Share

    Citation/Export:
    Social Networking:

    Details

    Item Type: University of Pittsburgh ETD
    Creators/Authors:
    CreatorsEmailORCID
    Walker, Allisonallison.t.walker@gmail.com
    Title: Perceptions of Family Cancer Caregivers in Tanzania: A Qualitative Study
    Status: Unpublished
    Abstract: There has been a documented increase in incidence and prevalence of noncommunicable diseases, in particular cancer, in low- and middle-income countries. With a lack of healthcare facilities and trained health care providers to support this new patient population, relatives and close friends provide the majority of care. The majority of research examining the emotional and physical impact of providing care to a loved one with cancer has been conducted in developed nations; however, there is a paucity of research examining the experience of providing care to a loved one with cancer in low- and middle-income countries, specifically in Tanzania. The overall goal of this study was to gain an in-depth understanding of the experiences of cancer caregivers in Tanzania. This study utilized a qualitative, cross-sectional design. Family caregivers of cancer patients were administered face-to-face interviews that lasted for approximately two hours. The participants were queried regarding sociodemographic information as well as overall well being, difficulties and positive aspects of providing care, access to information and resources, family and friends, and health care provider communication. These interviews were audiotaped and transcribed verbatim. Content analysis was used to identify the emergent themes. Ten themes emerged from the participant interviews. The themes that were relevant to the specific aims of this study were accessibility of information, social support, providing care, and end of life. Other themes that emerged from the interviews and are important to highlight are: access to medication, time to diagnosis, no hope/no cure, access to hospital, symptom management, and formal healthcare. The results of the analysis suggest that caregivers have several unmet needs throughout the care situation and experience increased feelings of emotional and financial burden. With the rising incidence of cancer in Africa and the lack of institutional facilities and specialists to support this new patient population, family and friends become the primary caregiver. If caregivers' emotional and physical health is not preserved, the quality of care they deliver may suffer and more demands placed on the health care system by both the patient and caregiver.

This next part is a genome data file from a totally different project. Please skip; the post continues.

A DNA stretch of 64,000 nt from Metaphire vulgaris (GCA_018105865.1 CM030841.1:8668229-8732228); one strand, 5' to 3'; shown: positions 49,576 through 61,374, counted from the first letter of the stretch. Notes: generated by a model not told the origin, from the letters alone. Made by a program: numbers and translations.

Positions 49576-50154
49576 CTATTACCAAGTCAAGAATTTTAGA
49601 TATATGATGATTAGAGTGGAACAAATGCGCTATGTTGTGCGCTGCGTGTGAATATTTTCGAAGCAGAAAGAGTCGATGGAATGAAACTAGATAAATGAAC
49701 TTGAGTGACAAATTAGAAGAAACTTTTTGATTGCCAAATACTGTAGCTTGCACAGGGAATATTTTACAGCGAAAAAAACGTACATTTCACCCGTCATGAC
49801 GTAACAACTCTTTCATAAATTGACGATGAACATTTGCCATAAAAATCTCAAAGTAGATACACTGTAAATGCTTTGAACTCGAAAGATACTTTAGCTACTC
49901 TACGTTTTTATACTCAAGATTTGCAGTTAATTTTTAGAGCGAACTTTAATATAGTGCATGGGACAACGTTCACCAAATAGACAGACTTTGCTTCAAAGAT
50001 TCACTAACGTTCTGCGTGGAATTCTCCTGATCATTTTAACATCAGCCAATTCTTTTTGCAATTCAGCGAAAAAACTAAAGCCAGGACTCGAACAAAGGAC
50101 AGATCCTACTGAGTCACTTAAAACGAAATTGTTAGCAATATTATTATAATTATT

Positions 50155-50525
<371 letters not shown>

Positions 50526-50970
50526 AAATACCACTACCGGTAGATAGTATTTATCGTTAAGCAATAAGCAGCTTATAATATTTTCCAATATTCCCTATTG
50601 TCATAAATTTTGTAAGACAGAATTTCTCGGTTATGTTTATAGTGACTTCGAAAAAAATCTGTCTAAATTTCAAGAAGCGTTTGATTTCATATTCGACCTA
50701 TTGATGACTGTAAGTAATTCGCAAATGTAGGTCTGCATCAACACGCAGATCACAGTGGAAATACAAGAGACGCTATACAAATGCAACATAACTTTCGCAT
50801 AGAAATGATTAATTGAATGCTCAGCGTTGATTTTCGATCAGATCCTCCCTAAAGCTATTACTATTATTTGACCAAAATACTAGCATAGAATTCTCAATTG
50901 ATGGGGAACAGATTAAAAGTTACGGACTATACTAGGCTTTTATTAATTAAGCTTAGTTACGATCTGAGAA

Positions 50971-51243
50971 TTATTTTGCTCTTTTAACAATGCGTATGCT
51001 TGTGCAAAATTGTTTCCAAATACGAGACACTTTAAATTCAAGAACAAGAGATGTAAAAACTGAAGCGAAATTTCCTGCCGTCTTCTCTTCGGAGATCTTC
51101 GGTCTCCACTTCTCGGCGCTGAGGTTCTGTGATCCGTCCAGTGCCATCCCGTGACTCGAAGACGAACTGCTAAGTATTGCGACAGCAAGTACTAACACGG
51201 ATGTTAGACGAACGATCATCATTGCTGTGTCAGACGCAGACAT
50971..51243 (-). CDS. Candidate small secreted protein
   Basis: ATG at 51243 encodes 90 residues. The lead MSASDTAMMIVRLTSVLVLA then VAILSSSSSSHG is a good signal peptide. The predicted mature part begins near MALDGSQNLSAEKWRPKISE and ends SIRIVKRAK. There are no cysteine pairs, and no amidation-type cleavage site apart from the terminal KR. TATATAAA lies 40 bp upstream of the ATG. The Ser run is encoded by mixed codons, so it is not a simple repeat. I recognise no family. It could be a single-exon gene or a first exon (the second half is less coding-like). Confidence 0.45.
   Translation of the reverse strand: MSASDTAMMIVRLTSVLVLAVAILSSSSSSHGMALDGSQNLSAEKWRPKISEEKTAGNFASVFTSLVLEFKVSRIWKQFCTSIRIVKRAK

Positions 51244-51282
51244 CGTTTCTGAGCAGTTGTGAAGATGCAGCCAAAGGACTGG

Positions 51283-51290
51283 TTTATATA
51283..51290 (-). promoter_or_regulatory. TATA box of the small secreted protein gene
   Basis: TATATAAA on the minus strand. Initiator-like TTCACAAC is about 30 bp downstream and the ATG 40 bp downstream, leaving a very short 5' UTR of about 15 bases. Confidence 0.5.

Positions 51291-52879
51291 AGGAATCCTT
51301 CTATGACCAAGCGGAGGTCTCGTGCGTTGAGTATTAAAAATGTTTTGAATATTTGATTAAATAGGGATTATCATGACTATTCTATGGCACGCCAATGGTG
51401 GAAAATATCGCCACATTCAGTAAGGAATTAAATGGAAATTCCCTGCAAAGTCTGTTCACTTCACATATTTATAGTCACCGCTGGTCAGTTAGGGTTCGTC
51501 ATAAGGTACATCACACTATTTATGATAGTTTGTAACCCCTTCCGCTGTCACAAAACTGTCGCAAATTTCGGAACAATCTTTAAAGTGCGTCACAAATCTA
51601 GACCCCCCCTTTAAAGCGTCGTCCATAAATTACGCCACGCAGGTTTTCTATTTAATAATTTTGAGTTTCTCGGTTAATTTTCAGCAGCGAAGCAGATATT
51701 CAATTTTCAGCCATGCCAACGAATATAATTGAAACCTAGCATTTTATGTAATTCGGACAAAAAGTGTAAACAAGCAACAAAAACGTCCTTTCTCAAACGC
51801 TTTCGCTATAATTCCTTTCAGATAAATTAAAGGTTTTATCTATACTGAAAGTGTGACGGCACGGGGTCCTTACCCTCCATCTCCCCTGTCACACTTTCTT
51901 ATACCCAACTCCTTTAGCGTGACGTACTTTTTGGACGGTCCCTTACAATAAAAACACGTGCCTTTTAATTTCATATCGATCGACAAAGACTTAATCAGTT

Date: 29 June 2011
    Date Type: Completion
    Defense Date: 05 April 2011
    Approval Date: 29 June 2011
    Submission Date: 07 April 2011
    Access Restriction: No restriction; The work is available for access worldwide immediately.
    Patent pending: No
    Institution: University of Pittsburgh
    Thesis Type: Master's Thesis
    Refereed: Yes
    Degree: MPH - Master of Public Health
    URN: etd-04072011-154033
    Uncontrolled Keywords: developing country; Tanzania; cancer; caregiver
    Schools and Programs: Graduate School of Public Health > Behavioral and Community Health Sciences
    Date Deposited: 10 Nov 2011 14:35
    Last Modified: 10 Nov 2011 15:14
    Other ID: http://etd.library.pitt.edu/ETD/available/etd-04072011-154033/, etd-04072011-154033

    Actions (login required)

    View Item

    Document Downloads